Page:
Have you ever walked up to something in nature and just felt insignificant? I think it might be my favorite feeling in the entire world.

Delicate Arch in Arches National Park. August 2016. (Canon 60D, EF-S 1018mm f/4.5-5.6 IS STM)

If you ever get the opportunity to explore Utah, it’s a great chance to do some soul-searching. I went with a small group of friends last summer, and checked all of Utah’s Mighty 5 off of my bucket list.

Watching the sunset at Delicate Arch in Arches National Park was one of the best moments of the trip.

Delicate Arch is probably the most popular arch in the park, and there were hundreds of people with us, also waiting for the sun to dip below the horizon.

As we all sat around the arch, looking upon the alien structure, I couldn’t help but think how interesting it was that all of these strangers from around the world would travel hundreds, or even thousands, of miles to view the same thing. There we all were; united by a national landmark carved by time.

We weren’t the first to make this trek, and we certainly weren’t the last.

Back in 2006, I was driving up to Seattle for spring break my junior year of high school. My dad, best friend, and I were headed up northbound I-5 past Redding en route to the Pacific Northwest.

We stopped at Shasta Lake and took a walk out on Shasta Dam.

We were peering out over the edge looking down 15-20 ft below us where the water was lazily slapping up against the dam and man-induced shoreline. There was a man fishing at the edge, with his black lab paddling around near the shore. It was a neat moment.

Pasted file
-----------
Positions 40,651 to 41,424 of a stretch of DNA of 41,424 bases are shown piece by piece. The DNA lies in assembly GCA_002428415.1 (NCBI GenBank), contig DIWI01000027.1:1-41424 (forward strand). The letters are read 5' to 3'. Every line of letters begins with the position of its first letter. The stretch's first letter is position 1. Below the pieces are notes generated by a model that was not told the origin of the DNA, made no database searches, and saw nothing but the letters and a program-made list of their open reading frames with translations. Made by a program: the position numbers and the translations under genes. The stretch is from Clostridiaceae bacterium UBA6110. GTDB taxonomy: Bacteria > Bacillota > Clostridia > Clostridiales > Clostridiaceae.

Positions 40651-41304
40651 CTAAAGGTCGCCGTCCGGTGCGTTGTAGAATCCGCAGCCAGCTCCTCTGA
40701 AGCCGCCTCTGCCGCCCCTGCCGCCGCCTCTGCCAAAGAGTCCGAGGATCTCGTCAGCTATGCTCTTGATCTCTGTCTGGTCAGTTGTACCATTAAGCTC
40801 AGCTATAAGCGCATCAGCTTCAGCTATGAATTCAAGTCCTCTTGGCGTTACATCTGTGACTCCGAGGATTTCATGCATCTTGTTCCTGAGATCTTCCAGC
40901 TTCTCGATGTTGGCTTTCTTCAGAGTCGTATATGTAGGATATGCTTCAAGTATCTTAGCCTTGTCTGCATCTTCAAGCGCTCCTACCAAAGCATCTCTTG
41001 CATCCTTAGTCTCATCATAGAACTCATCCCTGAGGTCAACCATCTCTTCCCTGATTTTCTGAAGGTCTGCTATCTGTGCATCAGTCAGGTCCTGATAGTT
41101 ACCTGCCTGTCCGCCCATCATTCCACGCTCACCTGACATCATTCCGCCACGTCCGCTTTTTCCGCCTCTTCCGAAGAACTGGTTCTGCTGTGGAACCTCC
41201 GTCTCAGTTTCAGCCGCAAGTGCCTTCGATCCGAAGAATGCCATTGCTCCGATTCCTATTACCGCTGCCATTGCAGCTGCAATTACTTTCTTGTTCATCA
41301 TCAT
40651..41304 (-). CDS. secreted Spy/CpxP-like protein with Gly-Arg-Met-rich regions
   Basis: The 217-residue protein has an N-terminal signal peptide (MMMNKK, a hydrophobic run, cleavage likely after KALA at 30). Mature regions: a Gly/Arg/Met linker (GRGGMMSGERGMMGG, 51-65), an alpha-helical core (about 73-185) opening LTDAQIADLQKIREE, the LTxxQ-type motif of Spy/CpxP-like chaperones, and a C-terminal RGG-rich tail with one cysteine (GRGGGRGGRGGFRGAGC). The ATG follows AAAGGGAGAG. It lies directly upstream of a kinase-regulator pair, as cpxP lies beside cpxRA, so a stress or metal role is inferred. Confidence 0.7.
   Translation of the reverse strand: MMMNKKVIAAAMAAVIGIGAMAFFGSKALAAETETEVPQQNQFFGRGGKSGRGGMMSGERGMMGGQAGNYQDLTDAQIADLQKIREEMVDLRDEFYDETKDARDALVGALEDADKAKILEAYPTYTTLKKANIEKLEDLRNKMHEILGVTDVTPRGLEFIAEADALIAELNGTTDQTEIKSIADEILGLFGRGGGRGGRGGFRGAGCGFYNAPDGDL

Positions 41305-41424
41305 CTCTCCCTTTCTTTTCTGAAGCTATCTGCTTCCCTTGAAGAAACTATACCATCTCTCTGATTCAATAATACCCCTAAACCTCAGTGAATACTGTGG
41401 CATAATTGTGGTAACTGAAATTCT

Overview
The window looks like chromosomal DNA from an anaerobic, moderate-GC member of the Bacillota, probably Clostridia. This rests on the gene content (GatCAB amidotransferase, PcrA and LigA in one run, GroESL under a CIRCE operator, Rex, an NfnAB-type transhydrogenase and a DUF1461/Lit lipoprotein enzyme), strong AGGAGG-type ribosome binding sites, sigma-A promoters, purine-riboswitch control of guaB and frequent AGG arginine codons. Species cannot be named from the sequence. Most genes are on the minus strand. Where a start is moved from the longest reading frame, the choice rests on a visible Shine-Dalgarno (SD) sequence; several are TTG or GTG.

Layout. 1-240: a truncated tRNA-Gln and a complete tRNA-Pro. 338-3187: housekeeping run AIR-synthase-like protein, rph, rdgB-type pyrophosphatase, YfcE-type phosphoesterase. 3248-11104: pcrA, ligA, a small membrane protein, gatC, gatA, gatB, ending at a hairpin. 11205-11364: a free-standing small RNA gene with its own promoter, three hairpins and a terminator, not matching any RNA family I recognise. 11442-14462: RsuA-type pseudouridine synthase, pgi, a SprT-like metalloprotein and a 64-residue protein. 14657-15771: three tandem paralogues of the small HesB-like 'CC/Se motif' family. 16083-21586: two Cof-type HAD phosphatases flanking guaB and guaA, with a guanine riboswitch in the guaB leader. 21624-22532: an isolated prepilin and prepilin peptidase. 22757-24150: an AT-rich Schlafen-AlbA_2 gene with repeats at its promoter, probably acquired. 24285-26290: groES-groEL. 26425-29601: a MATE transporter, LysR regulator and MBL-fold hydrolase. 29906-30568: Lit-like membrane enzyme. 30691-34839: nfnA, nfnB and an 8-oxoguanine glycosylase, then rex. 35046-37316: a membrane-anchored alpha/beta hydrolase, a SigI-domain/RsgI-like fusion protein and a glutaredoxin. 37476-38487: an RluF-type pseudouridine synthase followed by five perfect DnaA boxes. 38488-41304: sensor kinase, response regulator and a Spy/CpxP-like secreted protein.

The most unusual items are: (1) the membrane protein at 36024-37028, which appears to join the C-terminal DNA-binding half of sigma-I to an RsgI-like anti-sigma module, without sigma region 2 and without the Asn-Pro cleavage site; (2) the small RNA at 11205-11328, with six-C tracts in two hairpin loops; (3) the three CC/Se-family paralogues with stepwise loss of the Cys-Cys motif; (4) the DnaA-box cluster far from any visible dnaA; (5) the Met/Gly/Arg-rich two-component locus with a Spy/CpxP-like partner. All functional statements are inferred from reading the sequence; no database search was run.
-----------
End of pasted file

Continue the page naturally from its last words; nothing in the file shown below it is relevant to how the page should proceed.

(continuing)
In front of us, the lake seemed to stretch out for infinity. At this point in my life, I had yet to see Lake Tahoe (I am aware that the Great Lakes are a thing, but I have yet to make it that far East!), and back in 2006 Shasta Lake was full and made an impression on teenage-me.

But that was nothing compared to what I felt when I walked across the street and looked across the other way.

The 602-ft. view down from the top of the dam is impressive, sure, but what got to me was the outstretched valley that lay beyond. It was in that moment I realized how deep the valley actually ran.

Suddenly, I felt very small.

There I was, a tiny man on a giant dam.

The dam was tiny compared to the lake, which paled in comparison to the valley.

And all of that is a joke, if you think about the scale of the earth.

Not to mention the solar system, or the Milky Way.

The universe is a pretty big place.

I think that insignificance is a powerful thing. For some, that might sound scary. After all, who wants to be “insignificant?” (I have value, I swear!)

I take comfort in it. When you realize how tiny you are compared to the world at large (forgive the pun), your problems become small with you. All of your work stress, your personal woes, and even your unrequited love will cease to be huge, looming issues.

It really is one of the best feelings in the world– and that world is a hell of a place to get lost in.




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